Maori veto on water

By Amy Maas

Users of 10-year-old bore supply told to seek approval from 14 Maori groups

Brent Tassell (left) and neighbour Roger Maycock discuss their water predicament in Slowater Lane, Puhoi. Photo / Geoff Dale
Brent Tassell (left) and neighbour Roger Maycock discuss their water predicament in Slowater Lane, Puhoi. Photo / Geoff Dale

A couple have been told to apply to 14 different iwi to keep the water running to their home.

Brent and Jennifer Tassell will need approval to renew resource consent on a bore hole that has been operating for 10 years, supplying water to eight Puhoi homes.

The bore draws water from 305m underground and is the only source of water for the properties in Slowater Lane, on the northern outskirts of greater Auckland.

"It's a hole in the ground that's been there for 10 years," said Jennifer. "It's completely over the top for our situation."

Under the draft Auckland Unitary Plan, all applicants for resource consent for new or existing developments must apply to iwi for them to assess whether it would have an adverse effect on mana whenua.

Taking or using groundwater is on the list of activities that could have a cultural impact, so iwi may insist on a cultural impact assessment - at the applicant's cost.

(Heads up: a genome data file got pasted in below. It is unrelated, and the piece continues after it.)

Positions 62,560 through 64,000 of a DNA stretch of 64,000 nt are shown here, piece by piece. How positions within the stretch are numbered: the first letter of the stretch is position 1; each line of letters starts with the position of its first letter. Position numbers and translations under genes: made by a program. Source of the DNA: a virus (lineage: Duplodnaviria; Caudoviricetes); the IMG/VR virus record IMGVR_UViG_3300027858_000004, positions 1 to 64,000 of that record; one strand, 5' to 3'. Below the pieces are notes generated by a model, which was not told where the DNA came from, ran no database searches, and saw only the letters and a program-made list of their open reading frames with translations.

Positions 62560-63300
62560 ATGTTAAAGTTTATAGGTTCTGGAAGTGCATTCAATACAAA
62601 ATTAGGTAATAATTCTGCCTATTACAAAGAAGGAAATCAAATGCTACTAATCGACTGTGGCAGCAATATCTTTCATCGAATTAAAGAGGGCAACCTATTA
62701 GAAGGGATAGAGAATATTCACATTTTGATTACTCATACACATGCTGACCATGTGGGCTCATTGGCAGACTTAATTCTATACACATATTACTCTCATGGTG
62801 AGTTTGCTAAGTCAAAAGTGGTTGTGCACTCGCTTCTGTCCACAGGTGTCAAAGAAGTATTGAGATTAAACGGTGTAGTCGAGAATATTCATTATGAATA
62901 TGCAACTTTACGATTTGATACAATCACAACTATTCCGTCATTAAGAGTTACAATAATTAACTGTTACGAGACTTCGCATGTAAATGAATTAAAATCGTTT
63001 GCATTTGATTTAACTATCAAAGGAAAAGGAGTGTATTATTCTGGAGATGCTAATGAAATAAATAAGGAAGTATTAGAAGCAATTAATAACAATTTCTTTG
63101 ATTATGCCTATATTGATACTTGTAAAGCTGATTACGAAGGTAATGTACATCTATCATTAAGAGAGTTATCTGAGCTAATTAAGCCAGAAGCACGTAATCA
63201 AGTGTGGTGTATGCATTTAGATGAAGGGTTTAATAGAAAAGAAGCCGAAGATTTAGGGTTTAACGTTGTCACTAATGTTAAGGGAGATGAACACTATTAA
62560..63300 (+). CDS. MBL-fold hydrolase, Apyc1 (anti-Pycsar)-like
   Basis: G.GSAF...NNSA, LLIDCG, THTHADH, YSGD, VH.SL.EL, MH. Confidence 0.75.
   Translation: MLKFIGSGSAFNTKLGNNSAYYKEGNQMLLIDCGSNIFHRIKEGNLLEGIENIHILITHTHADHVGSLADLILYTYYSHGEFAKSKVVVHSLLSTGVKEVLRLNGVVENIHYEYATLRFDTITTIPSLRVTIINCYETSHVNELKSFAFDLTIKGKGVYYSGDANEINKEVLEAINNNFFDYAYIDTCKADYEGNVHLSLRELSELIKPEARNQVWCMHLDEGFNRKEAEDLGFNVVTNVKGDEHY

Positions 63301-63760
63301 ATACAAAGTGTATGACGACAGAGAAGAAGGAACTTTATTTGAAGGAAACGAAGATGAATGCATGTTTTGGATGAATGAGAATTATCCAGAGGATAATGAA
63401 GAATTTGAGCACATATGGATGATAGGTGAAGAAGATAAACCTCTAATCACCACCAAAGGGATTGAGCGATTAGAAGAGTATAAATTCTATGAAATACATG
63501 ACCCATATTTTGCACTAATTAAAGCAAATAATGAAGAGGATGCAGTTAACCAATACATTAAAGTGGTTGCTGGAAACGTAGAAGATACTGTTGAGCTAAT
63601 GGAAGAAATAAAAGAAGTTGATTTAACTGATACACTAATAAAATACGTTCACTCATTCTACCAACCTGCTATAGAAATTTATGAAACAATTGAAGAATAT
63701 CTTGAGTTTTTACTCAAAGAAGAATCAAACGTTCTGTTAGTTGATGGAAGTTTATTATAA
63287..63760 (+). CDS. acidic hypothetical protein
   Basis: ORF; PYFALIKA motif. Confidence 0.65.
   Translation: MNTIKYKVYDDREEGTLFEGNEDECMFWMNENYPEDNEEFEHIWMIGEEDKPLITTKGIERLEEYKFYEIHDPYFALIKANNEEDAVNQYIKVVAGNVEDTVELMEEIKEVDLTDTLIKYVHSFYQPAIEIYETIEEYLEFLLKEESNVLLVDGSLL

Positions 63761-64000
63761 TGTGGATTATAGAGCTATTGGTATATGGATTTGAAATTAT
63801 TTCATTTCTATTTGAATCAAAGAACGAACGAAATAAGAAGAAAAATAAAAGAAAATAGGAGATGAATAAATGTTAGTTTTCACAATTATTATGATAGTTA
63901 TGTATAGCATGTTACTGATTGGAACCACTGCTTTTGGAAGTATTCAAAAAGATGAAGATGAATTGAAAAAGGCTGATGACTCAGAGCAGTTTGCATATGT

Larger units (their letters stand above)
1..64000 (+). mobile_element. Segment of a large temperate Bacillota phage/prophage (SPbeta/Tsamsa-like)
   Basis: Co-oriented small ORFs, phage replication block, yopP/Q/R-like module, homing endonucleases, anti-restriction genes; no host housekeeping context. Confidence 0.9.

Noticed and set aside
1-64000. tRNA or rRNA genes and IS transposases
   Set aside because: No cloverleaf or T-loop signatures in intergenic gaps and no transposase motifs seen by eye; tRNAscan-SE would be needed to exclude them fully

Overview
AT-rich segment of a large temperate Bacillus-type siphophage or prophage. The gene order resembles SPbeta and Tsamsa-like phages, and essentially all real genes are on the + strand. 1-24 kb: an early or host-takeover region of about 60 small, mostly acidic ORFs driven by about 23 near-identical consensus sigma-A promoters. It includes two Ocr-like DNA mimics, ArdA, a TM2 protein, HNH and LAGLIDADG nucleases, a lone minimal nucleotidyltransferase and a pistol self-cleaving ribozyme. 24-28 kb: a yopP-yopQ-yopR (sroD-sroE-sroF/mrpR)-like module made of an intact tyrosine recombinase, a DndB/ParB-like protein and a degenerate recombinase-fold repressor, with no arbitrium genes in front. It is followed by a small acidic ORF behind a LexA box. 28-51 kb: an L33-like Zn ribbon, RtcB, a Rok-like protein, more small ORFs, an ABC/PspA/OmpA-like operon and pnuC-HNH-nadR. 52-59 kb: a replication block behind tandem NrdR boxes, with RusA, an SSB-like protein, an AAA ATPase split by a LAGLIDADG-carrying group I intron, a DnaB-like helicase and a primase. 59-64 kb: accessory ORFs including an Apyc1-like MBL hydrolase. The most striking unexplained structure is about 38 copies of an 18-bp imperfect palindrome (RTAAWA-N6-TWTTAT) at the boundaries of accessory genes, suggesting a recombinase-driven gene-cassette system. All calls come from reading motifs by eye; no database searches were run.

Applicants may also have to foot the bill for the "costs of engagement" in the process.

The Tassells will meet Labour MP Shane Jones, who has been vocal in his disagreement with iwi approval rules.

He warned the new Auckland Council lacked safeguards.

"Maori heritage, while it's important, it must never be used as a basis for divisiveness - and I fear that's a consequence in this case," he said.

Iwi should not be allowed to intervene to "test whether there's a taniwha down a 10-year-old bore".

An Auckland Council spokeswoman admitted the new rules placed "additional burdens" on applicants, and said the council was working with iwi to streamline the process.

But Brent slammed the application process as "unworkable" for ordinary Aucklanders who would foot the bill for cultural assessments. If denied, they and the other families on the lane - will need to install rain water tanks costing thousands of dollars.

Jennifer added: "It's an extra burden on your average Joe on the street."

- Herald on Sunday

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